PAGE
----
Trend, experience boost Mallon

RYAN PYETTE -- London Free Press

, Last Updated: 7:55 AM ET

If you're into historical trends, then Meg Mallon is the clear favourite to win this week's Canadian Women's Open golf tournament at the London Hunt Club.

The affable 43-year-old from Birmingham, Mich., has the stars aligned for a 2006 win in Canada after victories in 2004 at Niagara Falls, 2002 at Vaudreuil-Dorion, Que., and 2000 at Royal Ottawa. Every second year, she's golden.

"I don't know what it is. I'm just comfortable playing in Canada and it's always been that way," said Mallon, a fixture on the tournament's leaderboard since the mid-'90s.

"Canadians just love their golf and are so passionate about it. You watch the Golf Channel on TV and half of the calls are coming in from Canada. This is a national championship and I'm proud to have won it three times and I hope I can win it again."

Mallon's trio of triumphs puts her in tie with Pat Bradley. Brandie Burton has won twice, including the 1993 visit to the London Hunt.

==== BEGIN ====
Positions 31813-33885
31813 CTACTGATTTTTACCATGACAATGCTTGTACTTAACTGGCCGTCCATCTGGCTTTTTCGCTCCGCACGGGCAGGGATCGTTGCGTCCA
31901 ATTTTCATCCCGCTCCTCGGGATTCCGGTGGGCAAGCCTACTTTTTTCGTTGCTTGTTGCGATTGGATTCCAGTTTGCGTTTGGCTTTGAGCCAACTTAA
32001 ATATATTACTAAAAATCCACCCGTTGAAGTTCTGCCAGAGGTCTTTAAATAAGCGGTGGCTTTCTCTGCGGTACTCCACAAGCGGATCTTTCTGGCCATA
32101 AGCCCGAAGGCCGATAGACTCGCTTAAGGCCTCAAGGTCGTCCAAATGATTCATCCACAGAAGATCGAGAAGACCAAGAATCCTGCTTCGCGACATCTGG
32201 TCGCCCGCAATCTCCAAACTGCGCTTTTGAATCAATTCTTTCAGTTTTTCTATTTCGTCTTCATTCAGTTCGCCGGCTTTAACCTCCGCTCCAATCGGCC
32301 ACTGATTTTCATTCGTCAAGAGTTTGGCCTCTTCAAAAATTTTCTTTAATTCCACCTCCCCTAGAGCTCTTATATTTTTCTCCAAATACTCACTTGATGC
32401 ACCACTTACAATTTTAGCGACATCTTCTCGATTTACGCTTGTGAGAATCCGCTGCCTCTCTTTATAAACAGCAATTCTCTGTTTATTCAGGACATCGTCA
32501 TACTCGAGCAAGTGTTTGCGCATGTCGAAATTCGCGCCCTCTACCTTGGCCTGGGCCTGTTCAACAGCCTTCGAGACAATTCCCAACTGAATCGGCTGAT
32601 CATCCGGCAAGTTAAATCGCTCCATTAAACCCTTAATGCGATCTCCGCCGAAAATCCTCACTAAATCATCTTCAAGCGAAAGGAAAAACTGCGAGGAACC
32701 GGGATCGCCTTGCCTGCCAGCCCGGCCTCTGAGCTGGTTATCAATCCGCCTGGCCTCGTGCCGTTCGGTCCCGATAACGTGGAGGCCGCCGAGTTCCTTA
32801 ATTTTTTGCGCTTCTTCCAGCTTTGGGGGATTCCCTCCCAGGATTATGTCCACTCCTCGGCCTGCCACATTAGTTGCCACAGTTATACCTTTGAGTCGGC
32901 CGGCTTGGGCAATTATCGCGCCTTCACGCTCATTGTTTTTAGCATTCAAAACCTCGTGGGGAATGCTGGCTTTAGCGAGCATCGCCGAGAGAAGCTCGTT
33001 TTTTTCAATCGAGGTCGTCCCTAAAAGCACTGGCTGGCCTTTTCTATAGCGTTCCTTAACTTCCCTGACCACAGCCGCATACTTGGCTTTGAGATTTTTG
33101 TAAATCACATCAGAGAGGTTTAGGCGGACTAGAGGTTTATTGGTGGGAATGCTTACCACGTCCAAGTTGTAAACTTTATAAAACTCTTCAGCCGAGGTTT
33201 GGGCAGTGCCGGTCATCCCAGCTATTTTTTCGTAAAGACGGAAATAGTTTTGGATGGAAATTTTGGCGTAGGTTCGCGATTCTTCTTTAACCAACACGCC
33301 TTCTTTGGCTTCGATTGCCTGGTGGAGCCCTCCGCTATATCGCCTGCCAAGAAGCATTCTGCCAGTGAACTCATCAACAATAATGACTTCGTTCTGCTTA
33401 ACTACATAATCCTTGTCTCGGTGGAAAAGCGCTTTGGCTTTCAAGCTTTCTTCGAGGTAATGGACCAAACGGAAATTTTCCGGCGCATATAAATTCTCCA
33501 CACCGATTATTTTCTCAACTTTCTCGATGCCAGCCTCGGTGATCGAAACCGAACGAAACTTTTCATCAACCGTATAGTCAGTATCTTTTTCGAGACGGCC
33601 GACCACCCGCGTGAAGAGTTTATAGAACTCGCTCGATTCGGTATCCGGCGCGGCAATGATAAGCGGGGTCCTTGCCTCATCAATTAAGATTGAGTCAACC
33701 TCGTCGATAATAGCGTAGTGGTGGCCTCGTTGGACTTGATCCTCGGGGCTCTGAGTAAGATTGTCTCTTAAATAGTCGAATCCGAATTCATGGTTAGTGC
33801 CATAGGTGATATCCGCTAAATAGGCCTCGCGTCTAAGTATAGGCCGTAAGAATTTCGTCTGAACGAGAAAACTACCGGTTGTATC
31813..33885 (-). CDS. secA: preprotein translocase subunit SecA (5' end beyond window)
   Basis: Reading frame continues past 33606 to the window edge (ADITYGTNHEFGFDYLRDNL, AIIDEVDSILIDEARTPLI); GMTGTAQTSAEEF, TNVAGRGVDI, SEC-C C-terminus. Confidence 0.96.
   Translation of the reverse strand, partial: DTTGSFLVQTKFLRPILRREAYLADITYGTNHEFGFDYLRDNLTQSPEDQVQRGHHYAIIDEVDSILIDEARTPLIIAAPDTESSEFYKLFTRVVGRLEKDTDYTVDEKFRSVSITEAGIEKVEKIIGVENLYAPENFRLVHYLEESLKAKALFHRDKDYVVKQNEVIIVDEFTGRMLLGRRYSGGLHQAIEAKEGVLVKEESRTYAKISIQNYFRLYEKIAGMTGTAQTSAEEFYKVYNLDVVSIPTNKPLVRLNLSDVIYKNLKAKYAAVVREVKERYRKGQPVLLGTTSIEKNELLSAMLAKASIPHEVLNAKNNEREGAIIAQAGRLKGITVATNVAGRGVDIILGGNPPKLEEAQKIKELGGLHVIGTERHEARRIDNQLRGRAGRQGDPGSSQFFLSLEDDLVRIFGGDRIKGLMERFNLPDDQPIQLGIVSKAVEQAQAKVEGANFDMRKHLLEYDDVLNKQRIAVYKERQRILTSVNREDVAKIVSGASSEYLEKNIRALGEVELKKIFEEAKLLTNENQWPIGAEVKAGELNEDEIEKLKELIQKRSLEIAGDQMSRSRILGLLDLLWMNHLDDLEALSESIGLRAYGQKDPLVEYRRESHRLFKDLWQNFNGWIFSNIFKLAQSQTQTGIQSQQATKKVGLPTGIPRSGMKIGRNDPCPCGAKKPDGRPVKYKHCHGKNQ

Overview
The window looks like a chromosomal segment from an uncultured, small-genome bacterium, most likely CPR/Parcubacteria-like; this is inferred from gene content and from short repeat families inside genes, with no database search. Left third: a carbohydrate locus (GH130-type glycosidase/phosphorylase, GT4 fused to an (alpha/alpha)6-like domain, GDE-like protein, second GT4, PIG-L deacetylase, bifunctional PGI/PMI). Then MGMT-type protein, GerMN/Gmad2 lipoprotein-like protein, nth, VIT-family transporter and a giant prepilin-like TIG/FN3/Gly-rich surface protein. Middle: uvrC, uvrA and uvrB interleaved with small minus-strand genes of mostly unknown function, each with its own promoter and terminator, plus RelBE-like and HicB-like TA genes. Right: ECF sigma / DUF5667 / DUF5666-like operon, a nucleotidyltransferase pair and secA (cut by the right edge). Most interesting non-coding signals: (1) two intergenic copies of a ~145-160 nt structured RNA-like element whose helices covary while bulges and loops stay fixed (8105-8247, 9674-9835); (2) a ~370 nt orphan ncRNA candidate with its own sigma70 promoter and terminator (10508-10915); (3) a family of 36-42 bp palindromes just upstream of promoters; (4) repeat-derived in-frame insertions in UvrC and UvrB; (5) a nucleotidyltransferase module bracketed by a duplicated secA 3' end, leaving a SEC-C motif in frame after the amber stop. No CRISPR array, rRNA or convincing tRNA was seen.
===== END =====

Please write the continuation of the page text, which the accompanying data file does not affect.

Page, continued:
Though the LPGA is currently marketing its glamourous up-and-coming players, a wily veteran like Mallon can win a championship.

"The equipment has made a huge difference. I'm hitting it further than I ever did at age 25, but so is Jack Nicklaus and he's 65," Mallon said. "I'd like to see the younger girls hit a two-iron like we did years ago.

"This course is totally different than the one we just played at the British Open and I think that's where the experience comes into play. We face different conditions every day and you have to adapt to each situation. It speaks volumes that a 46-year-old like Juli Inkster can still come out and win."

In 2004, Mallon defeated Annika Sorenstam in the U.S. Women's Open, her most recent major win. She has also carded a round of 60 -- one off Sorenstam's LPGA Tour record of 59 five years ago.

"It felt great to beat her," Mallon said. "That's what it's all about -- to be there at the end and to beat someone who's at the top of their game. I've had the good fortune of playing (and beating) players like Annika when she was in her prime and Betsy King and Nancy Lopez when they were in their prime, so I've managed to span a couple of tremendous eras of women's golf."

She's looking forward to the tour's evolution under commissioner Carolyn Bivens.

"This is the first time we've really been run as a business and you notice the difference," Mallon said. "Before this, who knew how this tour managed to run in the red every year and survive? We've put a lot on Carolyn's plate, but we're looking for something new, not just the status quo.


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